Riot Headline 10 Exciting Books to Read this Summer

Sci Fi for Non-Sci Fi Readers

Rachel Manwill

Staff Writer

Rachel Manwill is an editor, writer, and professional nomad. Twice a year, she runs the #24in48 readathon, during which she does almost no reading. She's always looking for an excuse to recommend a book, whether you ask her for one or not. When she's not ranting about comma usage for her day job as a corporate editor, she's usually got an audiobook in her ears and a puppy in her lap. Blog: A Home Between Pages Twitter: @rachelmanwill

Lately, I’ve noticed a theme in my reading. I’ve been classifying it as like-science fiction, but it’s not quite capital letters “Sci Fi.” Mostly, I’ve been reading books about the universe – mostly fiction and mostly outside the standard Science Fiction genre. The common thread is a focus on space, science,  and the impact of the universe on earth. I’m not sure if this is generally a trend in books right now, but at least on my nightstand, it has been. Here are five recent releases (including the three I’ve read) that touch on these themes:

Sci Fi for the Philosopher: Mr g by Alan Lightman. Lightman’s whimsical but weighty telling of the creation of the world from the point of view of God (or Mr. g) is full of scientific terminology that doesn’t feel overly academic. It also delivers a punch about certain philosophies and religions and the creation of matter/life. If you know anything about religious history, you’ll recognize quite a bit of Deism in the theory, but you’re not punched in the face by it. It’s a wonderfully poetic, slim piece of work. (I listened to it on audio, where I got to appreciate the poetry of the work, and then I read the print version and the science is what jumped out at me in that go around).


Sci Fi for the Lit Fic fan: The Age of Miracles by Karen Thompson Walker. This coming-of-age novel is the debut novel of the summer, and it focuses on a girl who relates her life after it is indelibly altered by a slowing of the earth. Though this catastrophe begins slowly and quietly, the telling of it is spectacular in its familiarity to other coming of age and literary fiction novels we’re used to. It’s an ordinary narrative of an extraordinary story.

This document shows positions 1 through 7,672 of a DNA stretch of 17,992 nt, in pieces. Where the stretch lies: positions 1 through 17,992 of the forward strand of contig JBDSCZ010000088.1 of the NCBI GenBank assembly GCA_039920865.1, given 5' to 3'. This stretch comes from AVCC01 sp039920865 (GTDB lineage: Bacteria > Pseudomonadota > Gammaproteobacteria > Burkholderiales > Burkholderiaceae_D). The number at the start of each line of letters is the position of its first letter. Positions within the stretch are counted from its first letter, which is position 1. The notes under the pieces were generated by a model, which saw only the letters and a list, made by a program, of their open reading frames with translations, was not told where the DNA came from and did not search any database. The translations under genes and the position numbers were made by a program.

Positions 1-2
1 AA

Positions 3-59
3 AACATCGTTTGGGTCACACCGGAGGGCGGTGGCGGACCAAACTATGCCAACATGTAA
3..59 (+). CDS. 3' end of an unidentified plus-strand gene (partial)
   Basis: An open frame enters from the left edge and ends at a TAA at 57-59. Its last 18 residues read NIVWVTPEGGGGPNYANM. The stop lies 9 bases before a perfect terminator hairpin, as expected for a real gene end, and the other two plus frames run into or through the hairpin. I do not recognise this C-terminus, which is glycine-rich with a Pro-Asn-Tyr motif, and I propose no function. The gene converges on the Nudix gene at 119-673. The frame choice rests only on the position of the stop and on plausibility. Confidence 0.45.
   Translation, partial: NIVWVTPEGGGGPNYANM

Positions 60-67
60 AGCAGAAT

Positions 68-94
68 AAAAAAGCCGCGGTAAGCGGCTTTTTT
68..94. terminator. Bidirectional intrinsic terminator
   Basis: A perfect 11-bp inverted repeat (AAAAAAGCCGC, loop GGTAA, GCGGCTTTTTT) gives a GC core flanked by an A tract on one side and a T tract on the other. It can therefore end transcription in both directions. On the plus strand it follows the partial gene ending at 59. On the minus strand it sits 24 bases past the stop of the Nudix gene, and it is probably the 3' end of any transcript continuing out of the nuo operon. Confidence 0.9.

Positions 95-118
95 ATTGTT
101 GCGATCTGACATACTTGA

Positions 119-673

Sci Fi for the Crime Fiction Lover: The Last Policeman by Ben H. Winters. In a similar vein – one genre disguised as another – Winters tells the story of Hank Palace, a young detective who is committed to solving murders, even when no one else is. And the reason no one else is? The planet is preparing itself for a meteor collision that will take place 6 months from the book’s current time. Understandably, a lot of people commit suicide, but Palace is convinced that one particular death is not a suicide at all. This is a good old-fashioned crime novel with as likable a main character you’ll find, in a reality that is just a little cockeyed. There’s more to the story – a lot of great thought-probing speculation about what’s really important when the world will end – which gives the book heft that you don’t find in most crime fiction. Best part? It’s the first of a trilogy.

Sci Fi for the Comedian/Music Lover/Anarchist: Year Zero by Rob Reid. Rob Reid, its important to note, is the founder of, which created Rhapsody. Which as you might know was completely eclipsed by iTunes in the world of legal music downloads. This is relevant because the premise of Year Zero is such: Aliens all over the universe LOVE Earth music. Year Zero refers to 1977 when the first snippet of music (the Welcome Back, Kotter theme song) reached alien ears and they were so awe-inspired (to put it mildly) that they reset their clocks. Under a crazy galactic law that requires that the rest of the universe to follow the law of each artistic race – which means that the universe has just committed the largest copyright violation of all time. The resulting penalties will bankrupt the universe, and to prevent such a bankruptcy, the universe seeks out the best copyright lawyer on Earth. This explanation is covered in literally the first 20 pages of the book. The remaining 337 pages only serve to increase the absurdity and the utter hilarity. Excellent for fans of Douglas Adams and Christopher Moore.

Sci Fi that’s more Sci than Fi: Massive by Ian Sample. Just as the world became obsessed with the revelation that physicists had proven the existence of the Higgs Boson, otherwise known as the “God particle,” Sample has published a book that chronicles the last four decades since Peter Higgs first proposed such a particle and the financial, political and scientific ramifications that came with it. Though the book doesn’t cover the actual reveal it will give you all the dirt in the back story – and for such a tiny little particle, there’s a lot of dirt.